At some point in our lives, many of us can say that we’re our own, biggest critic. We work hard, we make progress, yet, we continue to think that we’re still not good enough. It can happen with your fitness, with your profession, and even with the tiniest of things like I really could’ve made this handwriting neater on this page. Sometimes we realize when we’re being hard on ourselves, but most of the time we breeze past it because it’s become a norm in our minds.

Learning how to forgive ourselves can be a process that takes a long time, if we’ve built up self-depreciation as a norm. However, it’s worth considering for your long-term goals and and inner peace as well. Here are a few ways to learn to be more forgiving of yourself:

Look back at what you’ve already accomplished. Often times we see ourselves falling short of our goals, but that’s because we’re thinking of the end/outcome goal. Try not to forget all the little achievements you’ve made, and how far you’ve come from the time you started on it. WRITE or SAY actual accomplishments you are proud of to reinforce that these are proof of progress and achievement. (e.g., An individual wants to lose 20+ pounds, but has only lost 5 in the first two months. I would have that person WRITE down their measurements from two months ago and from today to see change.)

Have the confidence to move on. So maybe your last job just wasn’t what you were looking for, and it’s time to move on. With all things considered–finances, location, credentials, etc–you can make that change if you have the confidence to move on. Sticking around and doing something just to go through the motions will not benefit you, even if it’s comfortable. If you missed a box jump, had a bad workout, or over-indulged in dessert: don’t feel bad for yourself, but rather, build yourself back up and tell yourself you are ready to move forward.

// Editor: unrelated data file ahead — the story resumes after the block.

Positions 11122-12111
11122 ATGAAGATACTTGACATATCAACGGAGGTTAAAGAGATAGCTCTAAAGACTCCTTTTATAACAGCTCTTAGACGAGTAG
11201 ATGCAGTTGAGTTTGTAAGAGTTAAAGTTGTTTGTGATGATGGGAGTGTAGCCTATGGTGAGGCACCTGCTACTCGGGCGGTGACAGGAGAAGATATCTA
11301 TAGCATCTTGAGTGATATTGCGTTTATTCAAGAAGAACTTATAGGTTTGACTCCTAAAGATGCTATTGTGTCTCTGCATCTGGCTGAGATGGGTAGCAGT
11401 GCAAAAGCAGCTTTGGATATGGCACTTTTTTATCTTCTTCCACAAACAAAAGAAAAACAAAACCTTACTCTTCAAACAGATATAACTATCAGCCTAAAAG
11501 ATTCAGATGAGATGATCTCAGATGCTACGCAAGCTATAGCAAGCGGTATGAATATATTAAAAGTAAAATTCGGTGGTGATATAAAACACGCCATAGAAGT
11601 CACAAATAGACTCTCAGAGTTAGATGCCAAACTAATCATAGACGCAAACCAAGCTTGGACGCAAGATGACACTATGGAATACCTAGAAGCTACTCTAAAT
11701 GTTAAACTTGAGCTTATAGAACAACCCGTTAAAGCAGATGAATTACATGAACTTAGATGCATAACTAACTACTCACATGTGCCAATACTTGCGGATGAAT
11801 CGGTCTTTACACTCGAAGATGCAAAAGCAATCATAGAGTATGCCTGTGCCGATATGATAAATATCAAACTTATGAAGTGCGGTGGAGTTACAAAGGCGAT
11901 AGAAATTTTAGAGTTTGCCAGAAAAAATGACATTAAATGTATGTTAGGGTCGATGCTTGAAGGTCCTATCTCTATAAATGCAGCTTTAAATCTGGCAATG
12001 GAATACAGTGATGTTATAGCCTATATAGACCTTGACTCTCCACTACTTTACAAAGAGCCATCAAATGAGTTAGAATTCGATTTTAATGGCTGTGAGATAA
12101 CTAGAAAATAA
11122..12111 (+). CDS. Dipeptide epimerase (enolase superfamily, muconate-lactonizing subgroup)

Learn from any hiccups. It’s easy to dwell on mistakes, but it’s more effective to learn from them. There’s not much to this one. While in the moment you may see an event as a “failure” you can turn it around and learn from it. Then: have the confidence to move on.

Set an attainable goal. This is probably one of the most essential elements of self-forgiveness. If we continue to set ourselves up for unrealistic goals, or goals that are too broad, without the broken-down goals that will get us to where we want to be, we may continue to self-sabotage our ego. Setting attainable goals will help you achieve the stepping stones so that you can get closer to the end goal.

While these tips don’t necessarily fall in order for learning self-forgiveness, they certainly work hand-in-hand. You may start with setting an attainable goal, or you may end with it. Either way you look at it, it’s a process, and everyone should consider to learn to forgive themselves a little bit more.

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